I reread this recently, because I want science-fiction and I remembered that I'd read this and liked it but that I was more than a little fuzzy on the plot. We own a copy, this edition which is beyond fugly by the way - I'd much rather own the one pictured on the Wikipedia entry (the first edition paperback cover), at least that one is retro fugly. But but but, it's the contents that matter, the contents above all, and isn't this a good novel to use to discuss just that.
But before that, let's talk about Samuel R. Delany, a person who in 1967 was, as Amazon puts it, "young, gay, black and possibly the hippest person on the planet." He may not be young anymore but the rest still applies. When I first read Babel-17 I always meant to learn more about him. Hello - openly gay, black, writes science-fiction (lets face it, that's a white sport, innit) AND he did it in 1967. Clearly, this is a man who eats boundaries for breakfast and picks his teeth with prejudice. (Unlike his namesake Sam Delaney, who popped up when I googled - the editor of Heat Magazine. Never shall the twain meet, I feel safe to say.) Anyway, Samuel R. Delany, I hope, is on the invitation list to every single Pride festival out there. He should be asked every year, just because he's awesome and everything queer is about, surely. He has a bibliography long as my arm, and our library has five books. Which I think I shall read, at least the English ones. After all, wouldn't want them to think it's cull-worthy. Keep the circulation numbers up!
Babel-17 won the Nebula award together with Flowers for Algernon, another classic that I haven't read (but I think I've seen that film, some time in the distant past). Babel-17 has yet to be filmed. I'm waiting for Will Smith to snatch this one up and muck about with it.
Set some time in the future, humans are engaged in an interstellar war of sorts with an alien race only known as Invaders - the humans and those aliens on their side are known as Alliance. Exactly what this was is about isn't clear - it is more important that people suffer from it. Lately there have been sabotage attacks on the Alliance, and immediately before them bursts of communication, some sort of code, could be heard. The Alliance military gives the transcripts to Rydra Wong, the hippest poetess star in the galaxy, since her knack with languages previously had her working in cryptology. She immediately sees that it is a language, a language that is so precise and compact that it changes your way of looking at the world. Together with her crew she sets off for where the data tells her the next attack will take place.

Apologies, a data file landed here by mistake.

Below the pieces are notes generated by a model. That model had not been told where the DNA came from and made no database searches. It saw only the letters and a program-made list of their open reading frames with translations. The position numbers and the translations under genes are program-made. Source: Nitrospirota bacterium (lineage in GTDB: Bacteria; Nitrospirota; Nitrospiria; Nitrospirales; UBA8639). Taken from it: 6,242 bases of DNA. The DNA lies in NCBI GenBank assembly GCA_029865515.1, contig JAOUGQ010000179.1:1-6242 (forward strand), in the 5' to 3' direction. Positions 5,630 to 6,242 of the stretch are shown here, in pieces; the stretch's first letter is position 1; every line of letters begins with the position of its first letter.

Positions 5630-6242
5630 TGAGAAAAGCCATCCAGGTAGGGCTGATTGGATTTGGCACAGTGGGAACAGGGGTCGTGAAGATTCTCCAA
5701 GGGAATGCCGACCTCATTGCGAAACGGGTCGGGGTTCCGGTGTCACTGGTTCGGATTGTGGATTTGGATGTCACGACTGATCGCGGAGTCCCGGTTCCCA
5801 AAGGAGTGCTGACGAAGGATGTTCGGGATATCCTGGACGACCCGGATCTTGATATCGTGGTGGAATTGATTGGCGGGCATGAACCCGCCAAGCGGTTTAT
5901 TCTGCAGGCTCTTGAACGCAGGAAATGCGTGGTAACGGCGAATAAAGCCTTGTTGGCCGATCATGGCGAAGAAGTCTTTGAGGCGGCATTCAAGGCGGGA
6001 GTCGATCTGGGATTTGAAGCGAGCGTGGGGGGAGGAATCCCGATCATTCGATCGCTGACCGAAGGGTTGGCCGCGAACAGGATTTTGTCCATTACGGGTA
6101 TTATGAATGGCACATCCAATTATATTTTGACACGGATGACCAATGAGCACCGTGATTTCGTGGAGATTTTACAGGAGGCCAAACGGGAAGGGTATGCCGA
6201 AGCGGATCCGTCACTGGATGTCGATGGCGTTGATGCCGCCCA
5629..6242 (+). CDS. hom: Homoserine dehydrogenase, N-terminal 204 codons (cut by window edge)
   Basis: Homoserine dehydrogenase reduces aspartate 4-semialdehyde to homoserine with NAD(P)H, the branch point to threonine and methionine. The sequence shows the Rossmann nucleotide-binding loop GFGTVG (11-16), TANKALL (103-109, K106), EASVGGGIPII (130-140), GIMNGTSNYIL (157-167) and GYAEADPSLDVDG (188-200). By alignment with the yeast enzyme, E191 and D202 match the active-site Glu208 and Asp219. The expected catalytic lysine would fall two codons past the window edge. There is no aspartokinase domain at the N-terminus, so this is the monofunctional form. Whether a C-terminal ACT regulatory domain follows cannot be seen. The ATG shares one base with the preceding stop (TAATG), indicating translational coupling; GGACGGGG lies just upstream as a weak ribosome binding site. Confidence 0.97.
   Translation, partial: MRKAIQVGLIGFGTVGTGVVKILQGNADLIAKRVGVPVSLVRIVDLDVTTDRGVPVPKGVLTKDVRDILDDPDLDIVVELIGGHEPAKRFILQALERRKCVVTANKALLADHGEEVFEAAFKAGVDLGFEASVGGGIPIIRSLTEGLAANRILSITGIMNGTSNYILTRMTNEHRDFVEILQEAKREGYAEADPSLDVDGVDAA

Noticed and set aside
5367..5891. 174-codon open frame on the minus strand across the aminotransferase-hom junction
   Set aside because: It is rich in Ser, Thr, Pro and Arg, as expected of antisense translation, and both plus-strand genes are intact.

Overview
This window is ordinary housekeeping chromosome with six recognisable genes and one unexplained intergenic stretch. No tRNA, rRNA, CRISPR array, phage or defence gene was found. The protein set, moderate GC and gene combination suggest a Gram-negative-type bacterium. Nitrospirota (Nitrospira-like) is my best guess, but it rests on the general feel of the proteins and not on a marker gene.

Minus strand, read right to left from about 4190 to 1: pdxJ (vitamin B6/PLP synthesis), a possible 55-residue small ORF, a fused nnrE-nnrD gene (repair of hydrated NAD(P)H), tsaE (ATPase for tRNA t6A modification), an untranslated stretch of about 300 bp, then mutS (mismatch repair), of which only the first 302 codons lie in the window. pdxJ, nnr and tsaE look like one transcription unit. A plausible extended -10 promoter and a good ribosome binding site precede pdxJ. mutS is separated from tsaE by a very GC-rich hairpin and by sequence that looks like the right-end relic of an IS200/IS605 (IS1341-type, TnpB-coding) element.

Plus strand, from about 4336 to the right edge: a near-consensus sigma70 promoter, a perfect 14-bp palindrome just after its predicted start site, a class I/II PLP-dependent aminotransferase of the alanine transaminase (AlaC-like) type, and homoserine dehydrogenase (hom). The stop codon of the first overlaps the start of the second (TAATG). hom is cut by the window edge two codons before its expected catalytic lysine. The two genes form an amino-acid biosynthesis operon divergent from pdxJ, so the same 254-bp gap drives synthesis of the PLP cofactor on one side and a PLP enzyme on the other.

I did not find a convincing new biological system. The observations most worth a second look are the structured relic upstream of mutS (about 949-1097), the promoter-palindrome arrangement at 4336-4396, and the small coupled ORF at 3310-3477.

Bits of this are wonderfully imaginative. The crews always consist of a certain amount of people, with set roles and jobs. This includes dead people, discorporates, who function as sensors, because living people would go mad with all the sensory input. Navigation is always a married threesome, two women and one man or vice versa - Rydra's team has just lost their woman, and after a period of grieving are ready to find a new partner/lover/colleague, something Rydra helps them with. There's a team of about 20 youngsters who do the odd jobs, under the care of a sort of nanny, known as the Slug. Crew people always belong to Transport, which is almost a caste of people (the opposite being Customs), and we don't need any actual aliens for exotic flavour - Transport have wild cosmetisurgery done, like hollowing out part of the shoulder, fitting a small cage in it, and a little dragon to live in it, and are plenty exotic enough. Rydra's pilot has been altered to be lionlike, and is chosen based on his skill as a wrestler (his opponent was a female pilot who looked like a dragon). There is a whole culture planned and described here, and it isn't at all bound to our times and our ways of doing things. However, I was a little disappointed with the ending, which felt sudden and abrupt - odd, because it's a long way building up to it. More Buck Rogers than 2001 (bear in mind though that that sweeping statement is made after me only ever seeing one episode of Buck Rogers and never making it through an uninterrupted viewing of 2001).
What makes this book unique though is its focus on language, on the theory that our language determines how we look at the world. If we don't differentiate between soft snow or hard snow, or lack a word for third person singular that is neither masculine or feminine, or call red and pink by the same name - surely this affects our entire outlook at things. It's called linguistic relativity, and it fascinates me anyway. Babel-17 is a language that can be immensely precise, but in other aspects very vague, which makes it a tool to be used and abused, as Rydra figures out. This makes for the most interesting part of the book.
The weakest parts are Rydra's perfection (she's so very very fantastic) - oh, perhaps a general lack of real depth to the characters? It's more like I imagine depth because there is depth to the novel itself. And the end, it's rather weak, like I said. Other than that it's a bit of a must-read really if you like science-fiction at all, and perhaps even more if you don't, to help you see what the buffs find in the genre.